JsonVariant::set() replaces the value stored in the variant. The variant may change its type if necessary.

Instead of this function, use JsonArray::operator[] or JsonObject::operator[] because they offer a more intuitive syntax


bool set(bool value) const;

bool set(float value) const;
bool set(double value) const;

bool set(signed char value) const;
bool set(signed long value) const;
bool set(signed int value) const;
bool set(signed short value) const;
bool set(unsigned char value) const;
bool set(unsigned long value) const;
bool set(unsigned int value) const;
bool set(unsigned short value) const;

bool set(char *value) const;
bool set(const char *value) const;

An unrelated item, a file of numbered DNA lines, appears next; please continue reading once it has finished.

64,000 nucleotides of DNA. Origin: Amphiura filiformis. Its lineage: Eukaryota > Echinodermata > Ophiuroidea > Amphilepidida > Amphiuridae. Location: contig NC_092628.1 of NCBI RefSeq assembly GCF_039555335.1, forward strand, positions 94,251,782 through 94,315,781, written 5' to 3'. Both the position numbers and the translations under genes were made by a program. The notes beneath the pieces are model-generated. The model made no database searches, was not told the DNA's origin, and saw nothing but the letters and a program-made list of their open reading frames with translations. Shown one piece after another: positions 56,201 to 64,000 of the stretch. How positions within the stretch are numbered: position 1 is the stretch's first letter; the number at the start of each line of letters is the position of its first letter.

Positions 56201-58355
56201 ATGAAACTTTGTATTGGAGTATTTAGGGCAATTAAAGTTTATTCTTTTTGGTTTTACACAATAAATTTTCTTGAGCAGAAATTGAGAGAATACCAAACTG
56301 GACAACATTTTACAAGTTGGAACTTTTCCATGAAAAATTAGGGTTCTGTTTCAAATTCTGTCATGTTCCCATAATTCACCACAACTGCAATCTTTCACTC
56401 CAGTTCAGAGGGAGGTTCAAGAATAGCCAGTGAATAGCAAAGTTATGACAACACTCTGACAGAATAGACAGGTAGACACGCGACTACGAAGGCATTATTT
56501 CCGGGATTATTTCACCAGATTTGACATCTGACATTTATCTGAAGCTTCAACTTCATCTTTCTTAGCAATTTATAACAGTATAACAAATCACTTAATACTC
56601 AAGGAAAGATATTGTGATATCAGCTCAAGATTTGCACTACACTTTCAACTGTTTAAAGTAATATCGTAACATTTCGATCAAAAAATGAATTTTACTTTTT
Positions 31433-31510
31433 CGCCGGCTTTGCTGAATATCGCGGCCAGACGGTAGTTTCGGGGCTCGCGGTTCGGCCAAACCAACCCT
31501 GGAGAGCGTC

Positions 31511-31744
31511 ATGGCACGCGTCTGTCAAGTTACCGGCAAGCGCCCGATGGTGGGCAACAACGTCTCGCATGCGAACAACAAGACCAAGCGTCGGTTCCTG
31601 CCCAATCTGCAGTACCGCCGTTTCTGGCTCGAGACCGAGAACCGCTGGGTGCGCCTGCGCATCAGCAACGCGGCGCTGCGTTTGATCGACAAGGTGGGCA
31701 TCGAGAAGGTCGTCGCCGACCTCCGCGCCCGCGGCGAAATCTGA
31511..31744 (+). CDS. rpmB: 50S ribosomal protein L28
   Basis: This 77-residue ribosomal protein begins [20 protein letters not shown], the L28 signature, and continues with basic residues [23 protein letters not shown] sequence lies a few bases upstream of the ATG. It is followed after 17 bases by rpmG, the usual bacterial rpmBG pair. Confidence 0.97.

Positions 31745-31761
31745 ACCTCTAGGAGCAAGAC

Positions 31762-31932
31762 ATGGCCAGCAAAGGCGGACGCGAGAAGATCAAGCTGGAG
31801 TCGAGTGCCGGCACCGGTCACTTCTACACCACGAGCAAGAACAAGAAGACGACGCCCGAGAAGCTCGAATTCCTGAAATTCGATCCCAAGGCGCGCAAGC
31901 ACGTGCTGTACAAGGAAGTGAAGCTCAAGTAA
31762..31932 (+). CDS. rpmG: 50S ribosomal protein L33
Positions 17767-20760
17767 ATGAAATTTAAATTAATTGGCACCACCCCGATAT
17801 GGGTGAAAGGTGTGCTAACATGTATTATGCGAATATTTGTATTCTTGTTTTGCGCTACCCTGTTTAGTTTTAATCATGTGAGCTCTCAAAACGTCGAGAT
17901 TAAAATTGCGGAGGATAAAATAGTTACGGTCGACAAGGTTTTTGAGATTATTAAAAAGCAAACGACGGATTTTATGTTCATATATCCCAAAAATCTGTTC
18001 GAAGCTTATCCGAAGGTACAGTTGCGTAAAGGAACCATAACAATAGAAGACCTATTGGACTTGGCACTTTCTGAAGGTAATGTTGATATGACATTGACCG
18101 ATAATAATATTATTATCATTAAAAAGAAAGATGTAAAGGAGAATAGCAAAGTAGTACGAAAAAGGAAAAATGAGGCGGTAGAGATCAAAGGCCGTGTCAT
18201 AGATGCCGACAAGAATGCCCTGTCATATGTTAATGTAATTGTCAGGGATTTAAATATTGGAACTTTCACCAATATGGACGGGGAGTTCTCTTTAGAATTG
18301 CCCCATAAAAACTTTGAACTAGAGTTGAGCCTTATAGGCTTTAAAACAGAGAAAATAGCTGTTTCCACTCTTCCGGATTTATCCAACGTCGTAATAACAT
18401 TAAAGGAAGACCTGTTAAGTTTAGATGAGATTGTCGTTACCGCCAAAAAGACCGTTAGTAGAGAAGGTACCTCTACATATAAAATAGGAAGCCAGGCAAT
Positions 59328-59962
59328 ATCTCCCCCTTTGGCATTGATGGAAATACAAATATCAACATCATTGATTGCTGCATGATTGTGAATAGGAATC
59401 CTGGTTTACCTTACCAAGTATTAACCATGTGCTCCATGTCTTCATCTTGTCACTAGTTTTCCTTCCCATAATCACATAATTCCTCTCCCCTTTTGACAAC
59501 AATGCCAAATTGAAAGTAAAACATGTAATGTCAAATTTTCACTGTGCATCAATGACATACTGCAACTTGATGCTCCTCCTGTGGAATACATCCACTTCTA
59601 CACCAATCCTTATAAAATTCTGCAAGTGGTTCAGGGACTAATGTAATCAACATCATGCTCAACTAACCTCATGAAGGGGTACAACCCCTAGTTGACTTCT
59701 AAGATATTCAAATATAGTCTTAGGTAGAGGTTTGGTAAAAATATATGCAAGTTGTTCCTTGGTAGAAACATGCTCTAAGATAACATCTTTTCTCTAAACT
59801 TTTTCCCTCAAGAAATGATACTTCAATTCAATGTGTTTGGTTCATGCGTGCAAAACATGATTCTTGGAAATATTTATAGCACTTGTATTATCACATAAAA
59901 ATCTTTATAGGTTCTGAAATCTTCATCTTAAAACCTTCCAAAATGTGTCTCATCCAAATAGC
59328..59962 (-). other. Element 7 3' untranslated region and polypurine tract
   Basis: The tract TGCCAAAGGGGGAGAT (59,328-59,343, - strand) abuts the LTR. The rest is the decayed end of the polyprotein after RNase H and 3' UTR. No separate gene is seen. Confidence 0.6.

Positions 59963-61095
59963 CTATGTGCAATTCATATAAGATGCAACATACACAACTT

bool set(const __FlashStringHelper *value) const;

bool set(const String &value) const;
bool set(const std::string &value) const;

bool set(JsonArray array) const;
bool set(JsonObject object) const;
bool set(JsonVariant variant) const;


value: the new value of the variant, it can be any type supported by ArduinoJson.

If you pass a JsonArray, a JsonObject, or a JsonVariant, JsonVariant::set() makes a complete clone of the argument. In other words, the value is stored by copy, not by reference.

As usual, ArduinoJson makes a copy of a string in the JsonDocument, except if it’s a const char*.

Return value

JsonVariant::set() returns a bool that tells whether the operation was successful or not:

  • true if the value operation was successful.
  • false if there was not enough room in the JsonDocument.


ArduinoJson makes a copy of the string when you call this function with one of the following types:

This duplication consumes some space in the JsonDocument; don’t forget to increase its capacity accordingly.

See also